Date of Paper


Type of Paper

Clinical research paper

Degree Name

Master of Social Work (M.S.W.)


Social Work

First Advisor

Sarah Ferguson, Ph.D., LISW


Social Work


Caregivers often recognize the signs of Autism Spectrum Disorder (ASD) in their child before age two, yet, they often do not receive a diagnosis until after the child is four years old. Preschool teachers have high levels of exposure to the developing child and so are in an ideal position to identify children who may have ASD and refer them for assessments which may lead to access to early intervention services. This research sought to better understand whether or not preschool teachers are familiar with signs of ASD in young children, comfortable discussing concerns with parents, and knowledgeable about services to which young children with ASD may beneift. This research is important to the social work field because it is imperative to ensure public agencies are working to help families gain access to services which will aid their children in reaching their full potential. The sample in this study consisted of 84 preschool teachers, many of whom were Caucasian (78%), female (90.6%), and held a college degree (80%). The results of this study found preschool teachers to have a moderate level of knowledge regarding ASD symptoms regardless of experience. In general teachers held positive perceptions about mainstreaming and those who have had training specific to inclusion had more positive perceptions about mainstreaming than those who did not (p = .026). Teachers responded with high levels of comfort voicing their concerns about child development to parents, and teachers with greater experience reported feeling more comfortable addressing their concerns with parents. Teachers in this study reported having knowledge of services available to families with children with ASD and there was no association between teachers experience or education level and their familiarity with these services.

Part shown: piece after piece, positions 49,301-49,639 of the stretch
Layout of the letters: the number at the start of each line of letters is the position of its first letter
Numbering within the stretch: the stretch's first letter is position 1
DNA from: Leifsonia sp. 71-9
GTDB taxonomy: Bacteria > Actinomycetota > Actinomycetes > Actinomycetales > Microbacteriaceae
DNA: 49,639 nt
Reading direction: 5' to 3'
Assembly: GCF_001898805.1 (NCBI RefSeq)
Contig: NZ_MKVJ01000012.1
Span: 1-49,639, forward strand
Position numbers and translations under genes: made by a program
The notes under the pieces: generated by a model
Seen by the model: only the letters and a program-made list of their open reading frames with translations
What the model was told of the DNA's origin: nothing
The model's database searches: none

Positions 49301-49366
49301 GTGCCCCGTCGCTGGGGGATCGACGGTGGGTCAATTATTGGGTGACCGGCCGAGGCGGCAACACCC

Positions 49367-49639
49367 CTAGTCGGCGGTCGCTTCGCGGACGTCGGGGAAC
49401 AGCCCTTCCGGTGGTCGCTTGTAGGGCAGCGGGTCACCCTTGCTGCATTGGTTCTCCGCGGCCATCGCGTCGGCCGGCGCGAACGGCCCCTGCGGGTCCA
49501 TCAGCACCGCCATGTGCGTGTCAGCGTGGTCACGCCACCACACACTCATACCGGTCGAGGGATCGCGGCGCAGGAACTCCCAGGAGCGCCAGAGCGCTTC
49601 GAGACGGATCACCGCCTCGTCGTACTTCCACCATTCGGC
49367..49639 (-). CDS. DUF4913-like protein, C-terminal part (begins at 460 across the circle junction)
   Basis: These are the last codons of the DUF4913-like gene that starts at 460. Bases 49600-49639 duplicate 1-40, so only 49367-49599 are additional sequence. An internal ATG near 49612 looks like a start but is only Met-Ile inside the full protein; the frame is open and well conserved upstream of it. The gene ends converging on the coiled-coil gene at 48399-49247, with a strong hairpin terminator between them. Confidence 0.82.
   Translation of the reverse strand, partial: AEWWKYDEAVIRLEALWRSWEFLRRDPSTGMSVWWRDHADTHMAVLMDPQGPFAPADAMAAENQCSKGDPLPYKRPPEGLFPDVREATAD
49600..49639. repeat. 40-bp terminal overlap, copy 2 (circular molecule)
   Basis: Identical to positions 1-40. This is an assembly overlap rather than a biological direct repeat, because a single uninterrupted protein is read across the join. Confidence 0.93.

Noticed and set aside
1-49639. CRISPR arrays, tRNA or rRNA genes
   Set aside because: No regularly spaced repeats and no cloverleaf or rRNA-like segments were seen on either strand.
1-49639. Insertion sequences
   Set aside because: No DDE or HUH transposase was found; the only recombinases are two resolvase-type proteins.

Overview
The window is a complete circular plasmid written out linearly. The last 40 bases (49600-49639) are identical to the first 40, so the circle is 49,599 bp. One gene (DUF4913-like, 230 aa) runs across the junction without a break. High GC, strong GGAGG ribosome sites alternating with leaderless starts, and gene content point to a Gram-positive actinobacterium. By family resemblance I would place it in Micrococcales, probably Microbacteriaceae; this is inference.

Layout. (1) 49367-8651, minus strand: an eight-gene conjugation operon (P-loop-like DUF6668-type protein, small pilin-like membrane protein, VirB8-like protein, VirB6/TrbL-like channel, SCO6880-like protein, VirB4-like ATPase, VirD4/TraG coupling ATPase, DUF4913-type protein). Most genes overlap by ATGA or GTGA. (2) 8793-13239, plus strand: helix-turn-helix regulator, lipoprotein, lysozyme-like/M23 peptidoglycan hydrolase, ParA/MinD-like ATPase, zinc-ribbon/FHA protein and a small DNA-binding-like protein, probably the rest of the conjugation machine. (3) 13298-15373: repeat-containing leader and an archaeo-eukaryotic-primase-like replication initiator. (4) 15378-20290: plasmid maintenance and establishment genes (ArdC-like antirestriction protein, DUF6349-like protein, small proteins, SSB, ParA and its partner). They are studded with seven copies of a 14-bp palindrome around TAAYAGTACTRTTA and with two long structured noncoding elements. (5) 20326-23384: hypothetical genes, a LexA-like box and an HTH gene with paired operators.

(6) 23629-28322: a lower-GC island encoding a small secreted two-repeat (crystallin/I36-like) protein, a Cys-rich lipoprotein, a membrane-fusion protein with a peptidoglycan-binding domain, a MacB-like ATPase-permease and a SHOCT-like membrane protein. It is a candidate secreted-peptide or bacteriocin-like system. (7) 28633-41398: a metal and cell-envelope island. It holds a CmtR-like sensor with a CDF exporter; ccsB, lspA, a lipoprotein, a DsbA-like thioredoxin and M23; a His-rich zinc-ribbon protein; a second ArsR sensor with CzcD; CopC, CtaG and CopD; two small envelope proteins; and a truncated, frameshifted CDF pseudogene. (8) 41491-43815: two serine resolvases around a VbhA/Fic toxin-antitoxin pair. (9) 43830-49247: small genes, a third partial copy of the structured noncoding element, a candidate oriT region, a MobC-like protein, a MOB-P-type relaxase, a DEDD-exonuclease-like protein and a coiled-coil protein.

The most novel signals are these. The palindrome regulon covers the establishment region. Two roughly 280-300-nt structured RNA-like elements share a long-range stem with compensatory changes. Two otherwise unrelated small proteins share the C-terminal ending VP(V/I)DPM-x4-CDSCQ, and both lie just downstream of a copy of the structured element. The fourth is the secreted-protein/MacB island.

Included in

Social Work Commons